Preserving the past and preparing for the future, Seed Savers Exchange in Decorah has a remarkable mission

July 13, 2018

Over 40 years ago, the idea behind the Seed Savers Exchange, now located just outside of Decorah, started coming into focus. A few insightful conservationists had the foresight to think about the need to preserve, store, regenerate, and study our important and rare seed genetics.

Today, the Seed Savers Exchange is the largest seed exchange of its kind in the world. Their mission, according to their website, is "to conserve and promote America’s culturally diverse but endangered garden and food crop heritage for future generations by collecting, growing, and sharing heirloom seeds and plants.

 

I would highly encourage you to check out their website to read more about the operation as well as to read about their story and history. There is even a short video, too. 


On a recent Saturday, a buddy and I spent an hour or so exploring and wandering the expansive grounds of the Seed Savers Exchange and Heritage Farm. Not long after we departed the site, a powerful summer thunderstorm rolled into town bringing significant rainfall and gusty winds. However, we managed to fit in a full day in Decorah as we also checked out many of the hot spots, including Luther College, the farmers' market, the downtown, Mabe's Pizza, Magpie's Coffeehouse, the Ice Cave, Dunnings' Spring Park, the Fish Hatchery, the location of the famous Raptor Resource Project eagle cams, and both Pulpit Rock and Toppling Goliath Breweries.

There is some road construction on the road that takes you to Seed Savers but don't let any possible construction signs derail your visit. You can get there. After parking in their ample parking space area, stop in to their beautiful visitor center, get a map, and check out the significant selection of seeds and other merchandise.

 

If you are into gardening, this is a great place to visit. The quantity of seeds for sale is significant.

 

There are plenty of other garden-centric products available too.

 

 

There are nearly 900 acres to explore. Some of it can be done by car and some of it is best to be done by foot. There are several gardens which are essentially "laboratories" where they are testing the seeds and studying what grows to understand their genetics and value.

 

 

 

 

 

Several of the garden plots are behind big fences. However, that's not to keep the humans out - it's to keep the animals out. Humans are encouraged to go into the gardens and wander and look at the various plants and read about them on the accompanying signs.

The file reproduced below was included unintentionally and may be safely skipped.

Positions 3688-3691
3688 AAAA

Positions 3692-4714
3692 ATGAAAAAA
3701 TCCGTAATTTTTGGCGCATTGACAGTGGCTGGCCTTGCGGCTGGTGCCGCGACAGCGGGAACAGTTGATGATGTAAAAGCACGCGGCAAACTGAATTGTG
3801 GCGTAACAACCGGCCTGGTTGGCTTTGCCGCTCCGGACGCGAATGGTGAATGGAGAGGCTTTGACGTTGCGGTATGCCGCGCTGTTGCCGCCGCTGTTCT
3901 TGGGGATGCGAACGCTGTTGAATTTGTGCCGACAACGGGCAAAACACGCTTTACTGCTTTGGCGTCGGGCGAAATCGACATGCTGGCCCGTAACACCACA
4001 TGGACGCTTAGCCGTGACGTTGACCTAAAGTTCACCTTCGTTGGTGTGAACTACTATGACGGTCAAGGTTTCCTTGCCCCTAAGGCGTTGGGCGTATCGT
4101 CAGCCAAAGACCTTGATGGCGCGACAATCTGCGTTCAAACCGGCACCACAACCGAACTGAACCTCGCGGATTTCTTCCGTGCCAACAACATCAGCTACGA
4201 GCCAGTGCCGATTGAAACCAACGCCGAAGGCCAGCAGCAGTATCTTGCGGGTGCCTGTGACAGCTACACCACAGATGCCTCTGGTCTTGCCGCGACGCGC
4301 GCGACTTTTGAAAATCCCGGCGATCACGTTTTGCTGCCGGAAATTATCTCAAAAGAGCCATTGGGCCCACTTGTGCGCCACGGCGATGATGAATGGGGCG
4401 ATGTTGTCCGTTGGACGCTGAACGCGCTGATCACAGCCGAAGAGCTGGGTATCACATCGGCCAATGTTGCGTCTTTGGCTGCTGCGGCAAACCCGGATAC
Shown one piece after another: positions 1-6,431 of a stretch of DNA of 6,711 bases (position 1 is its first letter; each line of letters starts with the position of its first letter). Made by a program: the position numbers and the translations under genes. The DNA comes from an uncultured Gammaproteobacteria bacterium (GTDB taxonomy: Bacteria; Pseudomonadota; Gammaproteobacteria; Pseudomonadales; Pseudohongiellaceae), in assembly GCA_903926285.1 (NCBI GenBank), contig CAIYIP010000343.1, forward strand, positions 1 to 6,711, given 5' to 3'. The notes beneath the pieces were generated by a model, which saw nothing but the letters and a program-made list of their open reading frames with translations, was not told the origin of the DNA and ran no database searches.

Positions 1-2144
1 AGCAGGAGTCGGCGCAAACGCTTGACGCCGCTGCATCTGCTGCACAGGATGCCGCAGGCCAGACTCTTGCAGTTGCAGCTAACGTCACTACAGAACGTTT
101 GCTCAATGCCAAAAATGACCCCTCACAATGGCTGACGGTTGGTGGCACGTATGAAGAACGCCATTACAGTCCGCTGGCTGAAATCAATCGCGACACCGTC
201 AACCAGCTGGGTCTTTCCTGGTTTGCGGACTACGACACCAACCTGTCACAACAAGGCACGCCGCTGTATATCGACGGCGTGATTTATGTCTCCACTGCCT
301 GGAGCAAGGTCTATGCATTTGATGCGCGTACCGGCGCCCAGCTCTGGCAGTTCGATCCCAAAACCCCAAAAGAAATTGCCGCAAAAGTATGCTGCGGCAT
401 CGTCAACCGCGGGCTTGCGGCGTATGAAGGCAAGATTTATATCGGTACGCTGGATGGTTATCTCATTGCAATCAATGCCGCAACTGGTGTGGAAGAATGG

A few heritage-breed animals are also on the farm. My friend and I walked up to an area where some ancient White Park Cattle were resting to get out of the extreme heat.

 

There are even a few paintings of the White Park done by local artist Valerie Miller on the premises. Valerie is notable for her "Steel Cow" series, which are popular.

 

But it's not just cows. There are some heritage-breed birds too.

 

 

 

These birds are near the historic barn that is often used for events. Seed Savers Exchange hosts a number of events and workshops throughout the year. The events page on their Facebook profile has a lot of great information.

 

There's a nice ramp system that easily gets you up to the 2nd level of the barn. I guess you could call it "the hay loft/mow".

It's a beautiful old barn.

 

 

 

 

You can take a bit of a walk and enjoy the spring-fed trout stream that runs through the property. It is absolutely beautiful and very peaceful. 

 

 

 

 

 

 

 

 

There are also a few walking or hiking paths. One that we got on lead us to an overlook with some nice views. 

 

 

 

 

 

 

 

There are a number of other facilities on the grounds including some high tunnels.

 

The kind ladies working in the visitor center told us to go check out the seed vault. Here's a blog post from 2016 about what's in the vault.

 

This is just an absolutely beautiful place to visit and enjoy the great outdoors. You can probably even have a picnic.

Less than a mile up the road is an entrance to the historic orchard, which is also part of the property. My friend and I made a quick visit because it was about to downpour on us.

There is a gate you can enter through in order to be among the trees. It would have been enjoyable to spend more time exploring but Mother Nature had other ideas. 

 

 

 

There's a small building on the property.

 

They even have a fair amount of grape vines.

 

 

This was an amazing visit and I really believe no adventure to Decorah is complete without spending a little time at Seed Savers Exchange. I would encourage you to spend a little more time exploring their website and Facebook page to learn more as they obviously have a lot more content and information on there. You can even learn about becoming a member and the perks associated with that. 

 

As always, I welcome your suggestions on other places to visit and profile whether in Winneshiek County or any of the other 98 counties. If you have a good idea or would like to host the Iowa Adventurer, please drop me a note today. 

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